AsianScientist (Sep. 21, 2017) – In a study published in the journal ACS Sensors, scientists in Taiwan have invented a paper-based test that can be read by a smartphone to identify tuberculosis (TB) infections.
In 2015, the World Health Organization estimates that 1.4 million people died from TB, with most of these deaths occurring in low- and middle-income countries. Early diagnosis could help curb these numbers. But conventional methods such as sputum smear microscopy, chest X-rays and molecular-based tests require equipment, electricity and specialized personnel that are not always available in remote or developing areas.
In this study, a research team led by Professor Chen Chien-Fu at National Taiwan University have developed a more practical diagnostic test for TB that can be read with a smartphone. The researchers combined gold nanoparticles with single-stranded DNA sequences that bind to the genetic material of Mycobacterium tuberculosis, the bacteria that cause TB. These nanoparticles were then incorporated into a paper-based device.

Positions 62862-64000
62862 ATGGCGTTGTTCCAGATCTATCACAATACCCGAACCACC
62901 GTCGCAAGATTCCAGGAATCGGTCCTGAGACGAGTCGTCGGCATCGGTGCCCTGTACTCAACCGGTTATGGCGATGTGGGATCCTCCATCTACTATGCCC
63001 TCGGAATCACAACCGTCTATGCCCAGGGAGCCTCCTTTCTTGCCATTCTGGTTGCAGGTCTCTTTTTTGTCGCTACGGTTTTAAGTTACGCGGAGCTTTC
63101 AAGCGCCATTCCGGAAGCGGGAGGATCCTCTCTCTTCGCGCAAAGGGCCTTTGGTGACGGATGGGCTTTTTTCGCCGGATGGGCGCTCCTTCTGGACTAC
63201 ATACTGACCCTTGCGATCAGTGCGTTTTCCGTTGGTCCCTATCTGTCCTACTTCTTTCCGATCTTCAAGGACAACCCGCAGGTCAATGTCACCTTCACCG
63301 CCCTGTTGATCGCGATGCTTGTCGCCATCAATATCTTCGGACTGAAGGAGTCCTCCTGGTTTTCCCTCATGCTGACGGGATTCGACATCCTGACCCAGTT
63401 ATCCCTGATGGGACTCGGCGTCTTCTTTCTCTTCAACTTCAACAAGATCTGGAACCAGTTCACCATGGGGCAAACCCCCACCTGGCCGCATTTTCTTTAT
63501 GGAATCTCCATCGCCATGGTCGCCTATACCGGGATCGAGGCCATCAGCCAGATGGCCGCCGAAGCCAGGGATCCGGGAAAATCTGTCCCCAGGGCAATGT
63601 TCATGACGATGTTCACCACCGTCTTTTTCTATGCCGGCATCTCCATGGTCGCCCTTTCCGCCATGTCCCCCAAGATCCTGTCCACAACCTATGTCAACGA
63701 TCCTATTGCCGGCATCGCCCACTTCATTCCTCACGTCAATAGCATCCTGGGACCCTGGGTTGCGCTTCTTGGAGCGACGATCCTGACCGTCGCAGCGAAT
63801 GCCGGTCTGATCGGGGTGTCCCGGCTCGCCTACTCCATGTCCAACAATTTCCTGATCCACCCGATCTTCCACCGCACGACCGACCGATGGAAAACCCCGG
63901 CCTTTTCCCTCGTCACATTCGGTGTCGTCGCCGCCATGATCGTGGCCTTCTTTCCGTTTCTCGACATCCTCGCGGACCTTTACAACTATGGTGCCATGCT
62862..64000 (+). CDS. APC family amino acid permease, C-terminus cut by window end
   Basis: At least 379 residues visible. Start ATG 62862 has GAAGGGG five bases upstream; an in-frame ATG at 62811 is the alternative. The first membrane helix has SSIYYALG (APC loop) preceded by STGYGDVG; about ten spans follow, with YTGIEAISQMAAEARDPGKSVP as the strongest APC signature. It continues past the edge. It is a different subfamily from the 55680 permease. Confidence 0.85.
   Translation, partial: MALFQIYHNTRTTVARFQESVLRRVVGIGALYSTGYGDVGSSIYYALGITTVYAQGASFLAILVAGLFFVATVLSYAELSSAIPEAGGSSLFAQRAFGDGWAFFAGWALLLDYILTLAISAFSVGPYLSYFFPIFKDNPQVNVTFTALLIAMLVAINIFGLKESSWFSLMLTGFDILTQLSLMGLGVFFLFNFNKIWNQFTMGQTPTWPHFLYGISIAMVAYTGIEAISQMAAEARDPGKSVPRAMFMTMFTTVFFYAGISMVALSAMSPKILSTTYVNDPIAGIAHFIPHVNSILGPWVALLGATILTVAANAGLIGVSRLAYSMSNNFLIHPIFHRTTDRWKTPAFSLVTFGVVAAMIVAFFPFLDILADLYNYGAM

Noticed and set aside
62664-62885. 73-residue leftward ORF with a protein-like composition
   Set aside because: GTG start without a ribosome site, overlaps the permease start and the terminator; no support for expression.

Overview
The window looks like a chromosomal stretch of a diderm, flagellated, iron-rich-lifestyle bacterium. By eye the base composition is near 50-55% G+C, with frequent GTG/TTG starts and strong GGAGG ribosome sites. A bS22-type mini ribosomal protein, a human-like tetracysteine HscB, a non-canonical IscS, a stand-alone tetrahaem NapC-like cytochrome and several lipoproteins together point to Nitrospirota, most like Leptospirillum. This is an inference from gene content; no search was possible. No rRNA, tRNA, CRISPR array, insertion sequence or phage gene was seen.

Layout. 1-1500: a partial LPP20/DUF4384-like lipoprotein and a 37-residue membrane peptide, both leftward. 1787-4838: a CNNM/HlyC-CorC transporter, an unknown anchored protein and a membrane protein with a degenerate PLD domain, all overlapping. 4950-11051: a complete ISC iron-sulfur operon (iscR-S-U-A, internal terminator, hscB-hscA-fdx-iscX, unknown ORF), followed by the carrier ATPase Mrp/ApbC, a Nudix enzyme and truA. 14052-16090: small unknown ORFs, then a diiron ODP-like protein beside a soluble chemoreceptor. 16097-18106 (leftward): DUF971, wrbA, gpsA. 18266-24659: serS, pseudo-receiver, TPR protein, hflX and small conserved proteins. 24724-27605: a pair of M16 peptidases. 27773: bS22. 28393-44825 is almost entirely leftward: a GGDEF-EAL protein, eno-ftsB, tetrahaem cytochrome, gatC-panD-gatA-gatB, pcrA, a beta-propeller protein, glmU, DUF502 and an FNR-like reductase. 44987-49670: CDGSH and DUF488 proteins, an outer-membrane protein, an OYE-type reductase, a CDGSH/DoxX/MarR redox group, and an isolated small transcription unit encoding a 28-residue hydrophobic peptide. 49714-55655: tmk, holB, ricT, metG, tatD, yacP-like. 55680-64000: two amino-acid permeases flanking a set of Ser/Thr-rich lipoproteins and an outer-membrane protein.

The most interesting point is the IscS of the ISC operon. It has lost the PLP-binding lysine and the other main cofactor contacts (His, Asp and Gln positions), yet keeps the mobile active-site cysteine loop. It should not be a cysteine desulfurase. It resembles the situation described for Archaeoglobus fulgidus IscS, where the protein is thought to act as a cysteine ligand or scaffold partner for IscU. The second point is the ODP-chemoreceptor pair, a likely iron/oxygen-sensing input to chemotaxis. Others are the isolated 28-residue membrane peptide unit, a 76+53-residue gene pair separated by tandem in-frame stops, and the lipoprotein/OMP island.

Adding even a small amount of lab-derived, double-stranded DNA from M. tuberculosis changed the color of the test spots within an hour. A smartphone camera was used to analyze the color change to determine the bacterial concentration. The researchers also tested a tissue sample from an infected patient to further demonstrate that the device could be used in the field.
The article can be found at: Tsai et al. (2017) Diagnosis of Tuberculosis Using Colorimetric Gold Nanoparticles on a Paper-Based Analytical Device.
Source: American Chemical Society; Photo: Shutterstock.
Disclaimer: This article does not necessarily reflect the views of AsianScientist or its staff.